Amazon’s new Giveaway – how does it compare to Goodreads?

Amazon announced their new Giveaway program today that allows authors to run contests for free print books or other items sold by Amazon. The program is based on the giveaway concept first offered by Goodreads, which is now also owned by Amazon. So which program is better for the indie author? Some comparison points: The Goodreads giveaway: may be started before your book is published, allowing you to generate a bit of pre-release interest. is open worldwide, allowing you to target readers in any country you believe you have a Read More …

Amazon to pay authors only by the page

Amazon officially announced yesterday that as of 1 July 2015 the Kindle Select Fund will only pay out based on the number of pages in your ebook the consumer reads. Amazon refer to their standard page as the Kindle Edition Normalized Page Count (KENPC) based “on standard settings (e.g. font, line height, line spacing, etc.).” The rationale behind the change was that Select was weighted too heavily in favour of short works: Kindle Owners’ Lending Library paid authors by the download regardless of the length of the book, while Kindle Read More …

Kindle Scout’s potential landmines

LAST UPDATED 9 September 2015 Back in October 2104, when Kindle Scout was first launched, I wrote a blog post of my opinion on the program. I also directed readers to Writer Beware’s post evaluating the program’s contract. Recently, I was approached by a journalist for my current opinion on the program, and the request made me take a look at the contract myself, a contract that was updated just recently, on 3 March 2015. In it I found two items in particular that raised a red flag for me, Read More …

Image handling in ePubs reaches new level of inanity

Placing images into ePubs has always been an issue. At the heart of the problem is the myriad ways that device and app manufacturers have programmed image handling. While Amazon have remained consistent with their sensible shrink-to-fit approach, ePub device and app programmers have been all over the map. And it is only getting worse. So bad, in fact, that I stopped providing conversion services for clients with image-laden ebooks. It’s not that the work is impossible, only that the work involved to optimize and test everything is not worth Read More …

Kindle Unlimited expands again but royalties contract

On February 12th, Amazon announced the expansion of Kindle Unlimited to Canada and Mexico. Four days later, Amazon announced that the KDP Select Fund, which pays out for the Kindle Owners Lending Library (KOLL) and Kindle Unlimited (KU), had been bumped up to $8.5 million for January. That the announcements were made four days apart was no accident, since Amazon would prefer that authors not make the link between the expansion of the fund and the need for it to accommodate the expansion of the program to another two countries. Read More …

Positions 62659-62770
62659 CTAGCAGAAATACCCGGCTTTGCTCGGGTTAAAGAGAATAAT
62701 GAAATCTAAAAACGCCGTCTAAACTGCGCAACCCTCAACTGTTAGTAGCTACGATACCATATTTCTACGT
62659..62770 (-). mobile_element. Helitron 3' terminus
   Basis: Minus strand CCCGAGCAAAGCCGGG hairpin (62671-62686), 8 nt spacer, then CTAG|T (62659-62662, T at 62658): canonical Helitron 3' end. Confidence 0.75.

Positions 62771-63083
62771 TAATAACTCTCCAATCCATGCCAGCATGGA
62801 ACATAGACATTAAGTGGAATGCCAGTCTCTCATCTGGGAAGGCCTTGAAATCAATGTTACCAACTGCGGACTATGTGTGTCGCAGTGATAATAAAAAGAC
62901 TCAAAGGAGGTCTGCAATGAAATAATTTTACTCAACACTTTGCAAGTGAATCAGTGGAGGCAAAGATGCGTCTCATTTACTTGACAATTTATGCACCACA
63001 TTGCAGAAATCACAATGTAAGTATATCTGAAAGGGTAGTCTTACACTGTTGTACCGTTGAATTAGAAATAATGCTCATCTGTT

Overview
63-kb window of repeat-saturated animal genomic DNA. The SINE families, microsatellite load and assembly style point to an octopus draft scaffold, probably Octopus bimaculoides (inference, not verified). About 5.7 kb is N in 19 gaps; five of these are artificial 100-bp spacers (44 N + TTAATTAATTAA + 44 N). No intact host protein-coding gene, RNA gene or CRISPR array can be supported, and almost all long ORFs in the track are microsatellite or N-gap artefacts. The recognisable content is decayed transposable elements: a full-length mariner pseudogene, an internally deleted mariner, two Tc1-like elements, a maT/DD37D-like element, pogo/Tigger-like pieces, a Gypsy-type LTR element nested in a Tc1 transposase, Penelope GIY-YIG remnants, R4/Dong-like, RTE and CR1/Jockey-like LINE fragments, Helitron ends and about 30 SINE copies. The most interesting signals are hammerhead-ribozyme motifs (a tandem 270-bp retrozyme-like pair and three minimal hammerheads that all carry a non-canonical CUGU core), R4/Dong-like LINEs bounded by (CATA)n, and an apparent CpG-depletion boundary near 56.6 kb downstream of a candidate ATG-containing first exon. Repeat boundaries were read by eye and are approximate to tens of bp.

Sigil is back on track—but for how long?

Last summer when John Schember, Sigil’s lead developer, gave me the bad news that Sigil was dead, I cried. Literally. It’s the only time I have ever cried over the loss of a piece of software. Despite the cessation of development, Sigil was still the best out there for building ePubs, and so, with the threat of Sigil losing its place on Google Code a very real possibility, I asked John if I could host the program on my website. Unfortunately I then ran into the problem of this WordPress Read More …

Recovering U.S. tax withheld at source

As a follow up to my previous post on the KDP/CreateSpace tax interview, I will now answer a question that often arises regarding one’s options for recovering U.S. tax withheld: Can I get any of it back, and if so, how? If you are a non-U.S. author who had tax withheld prior to sorting out your U.S. tax ID, you can apply to the IRS for recovery within three years of the date the tax return was originally due for the tax paid, plus any extensions you may be entitled Read More …

New tax rules for non-U.S. authors on KDP and CreateSpace

[UPDATE May 13, 2016: I’ve been receiving emails from authors who live in countries that do not have a tax treaty with the United States and who want to reduce the withholding tax on their royalties. This is not possible. If your country does not have a tax treaty with the U.S., then by default you forfeit 30% tax to the U.S. government on royalties earned on sales in the States. Your own country likely has a tax credit for taxes paid abroad; if so, you can claim your U.S. Read More …

Why Italy is charging higher VAT on ebooks without an ISBN

In their most recent email reminder regarding changes in VAT in the EU, Amazon added a footnote regarding Italy: that also of January 1st, Italy has implemented new legislation that charges a higher rate of VAT on ebooks that do not have an ISBN. eBooks that do not contain an ISBN are charged 22% VAT, while ebooks with an ISBN are charged a rate of only 4%. Before the indie forums light up with declarations that this is a war on ebooks and/or Amazon or Kobo (where ebooks can be Read More …

Understanding KDP’s new VAT-inclusive pricing, and how to work it to your advantage

Much confusion has reigned over Kindle Direct Publishing’s new VAT-inclusive pricing. Part of the problem lies with Amazon who, in an attempt to explain what an author’s pre-VAT royalty would look like, published a list of the new pricing bands with and without VAT. What this did was create worry that if a consumer from another EU country with a higher ebook VAT bought one’s ebook off, for example, the Amazon.fr site, and the price without VAT fell outside the minimum price to receive the 70% royalty, then the author Read More …